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public MyObject method1() {
  boolean someBoolean = true;
  MyObject obj = ...;

  if(!someBoolean) method1();
  else return obj;
  // flow should never come to this statement, but compiler requires this return. why?
  return null;
}

why does the java compiler require the final return statement?

-Prasanna

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closed as not a real question by Corbin, Dan J, EJP, nicholas.hauschild, Ed Staub Nov 9 '12 at 20:06

It's difficult to tell what is being asked here. This question is ambiguous, vague, incomplete, overly broad, or rhetorical and cannot be reasonably answered in its current form. For help clarifying this question so that it can be reopened, visit the help center.If this question can be reworded to fit the rules in the help center, please edit the question.

5  
Because you've defined in the signature of the method that their should be a return type MyObject. Plus all paths in the method have to have a return if its not void. –  Nate Nov 5 '12 at 22:05
2  
You are mistaken. Control can indeed get to the point you indicate. Not a real question. –  EJP Nov 5 '12 at 22:09
    
Should've posted my comment as an answer haha. –  Nate Nov 5 '12 at 22:16
    
My bad. It makes sense to be if(!someBoolean) return method1() –  Prasanna Nov 6 '12 at 4:02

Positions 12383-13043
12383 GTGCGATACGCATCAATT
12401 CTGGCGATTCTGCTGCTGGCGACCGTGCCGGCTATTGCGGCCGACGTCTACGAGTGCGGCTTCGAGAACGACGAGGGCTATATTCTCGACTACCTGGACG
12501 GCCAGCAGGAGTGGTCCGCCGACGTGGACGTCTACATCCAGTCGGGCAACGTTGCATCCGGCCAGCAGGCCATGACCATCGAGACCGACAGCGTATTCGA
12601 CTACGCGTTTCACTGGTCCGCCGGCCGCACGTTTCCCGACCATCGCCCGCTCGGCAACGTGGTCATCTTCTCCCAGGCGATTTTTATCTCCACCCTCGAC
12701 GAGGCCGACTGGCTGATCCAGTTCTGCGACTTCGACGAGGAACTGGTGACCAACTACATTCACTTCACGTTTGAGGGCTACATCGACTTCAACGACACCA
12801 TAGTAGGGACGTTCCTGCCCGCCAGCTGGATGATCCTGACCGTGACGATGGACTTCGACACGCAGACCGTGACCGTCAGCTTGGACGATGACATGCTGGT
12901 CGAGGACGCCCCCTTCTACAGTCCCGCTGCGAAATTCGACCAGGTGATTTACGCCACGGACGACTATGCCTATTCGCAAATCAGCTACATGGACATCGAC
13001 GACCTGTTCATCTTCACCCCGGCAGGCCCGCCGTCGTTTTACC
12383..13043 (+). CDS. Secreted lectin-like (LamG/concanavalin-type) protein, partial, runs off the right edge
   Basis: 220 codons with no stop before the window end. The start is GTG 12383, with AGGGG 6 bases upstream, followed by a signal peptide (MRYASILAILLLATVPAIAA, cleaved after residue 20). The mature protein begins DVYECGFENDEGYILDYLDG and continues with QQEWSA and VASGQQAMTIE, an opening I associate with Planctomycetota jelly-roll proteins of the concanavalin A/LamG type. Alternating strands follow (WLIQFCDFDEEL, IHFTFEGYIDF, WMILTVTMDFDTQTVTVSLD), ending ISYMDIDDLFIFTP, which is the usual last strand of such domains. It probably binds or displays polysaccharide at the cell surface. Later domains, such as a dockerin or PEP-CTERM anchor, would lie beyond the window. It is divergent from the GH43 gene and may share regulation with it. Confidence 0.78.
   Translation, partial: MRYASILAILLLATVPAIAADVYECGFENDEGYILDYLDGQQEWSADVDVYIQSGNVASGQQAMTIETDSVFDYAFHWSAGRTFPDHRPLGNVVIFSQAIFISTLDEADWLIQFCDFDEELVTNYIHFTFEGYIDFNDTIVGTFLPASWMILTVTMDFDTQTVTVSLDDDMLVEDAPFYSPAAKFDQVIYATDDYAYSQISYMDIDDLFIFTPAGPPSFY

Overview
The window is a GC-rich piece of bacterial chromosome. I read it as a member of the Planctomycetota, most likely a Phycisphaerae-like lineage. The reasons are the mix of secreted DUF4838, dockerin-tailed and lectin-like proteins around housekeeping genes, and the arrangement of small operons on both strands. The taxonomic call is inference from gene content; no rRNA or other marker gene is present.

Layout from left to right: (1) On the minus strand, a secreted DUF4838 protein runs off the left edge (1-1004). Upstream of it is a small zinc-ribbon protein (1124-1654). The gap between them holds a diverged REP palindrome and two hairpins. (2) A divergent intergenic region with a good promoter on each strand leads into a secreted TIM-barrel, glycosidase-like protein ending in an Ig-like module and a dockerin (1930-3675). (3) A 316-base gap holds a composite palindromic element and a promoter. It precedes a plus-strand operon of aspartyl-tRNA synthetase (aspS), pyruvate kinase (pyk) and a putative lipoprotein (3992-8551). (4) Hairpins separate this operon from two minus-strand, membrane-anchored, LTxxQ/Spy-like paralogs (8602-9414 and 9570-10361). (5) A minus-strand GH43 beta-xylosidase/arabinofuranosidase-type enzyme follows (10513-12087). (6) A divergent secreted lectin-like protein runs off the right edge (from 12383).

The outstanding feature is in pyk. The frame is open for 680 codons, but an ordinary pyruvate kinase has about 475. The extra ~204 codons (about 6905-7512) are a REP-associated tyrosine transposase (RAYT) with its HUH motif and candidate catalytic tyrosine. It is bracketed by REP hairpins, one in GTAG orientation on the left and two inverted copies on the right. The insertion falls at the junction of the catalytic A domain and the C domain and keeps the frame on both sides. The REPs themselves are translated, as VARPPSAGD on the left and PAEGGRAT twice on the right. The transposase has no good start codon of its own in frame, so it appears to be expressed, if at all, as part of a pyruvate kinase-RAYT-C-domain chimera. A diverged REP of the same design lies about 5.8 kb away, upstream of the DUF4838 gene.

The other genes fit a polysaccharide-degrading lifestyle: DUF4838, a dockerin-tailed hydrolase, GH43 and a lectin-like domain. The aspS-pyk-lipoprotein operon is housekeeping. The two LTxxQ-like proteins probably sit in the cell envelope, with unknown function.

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3 Answers

up vote 7 down vote accepted

If !someBoolean, then method1 is called, but nothing is returned. So flow totally could end up at that last statement.

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Because if your boolean is not true you aren't returning anything. Java requires all methods to return their corresponding value type (in this case, MyObject).

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You need to modify your code:

public MyObject method1() {
  boolean someBoolean = true;
  MyObject obj = ...;

  if(!someBoolean) return method1();
  else return obj;
}

Originally, your if statement didn't return anything if !someBoolean, it just called method1() and ignored the result.

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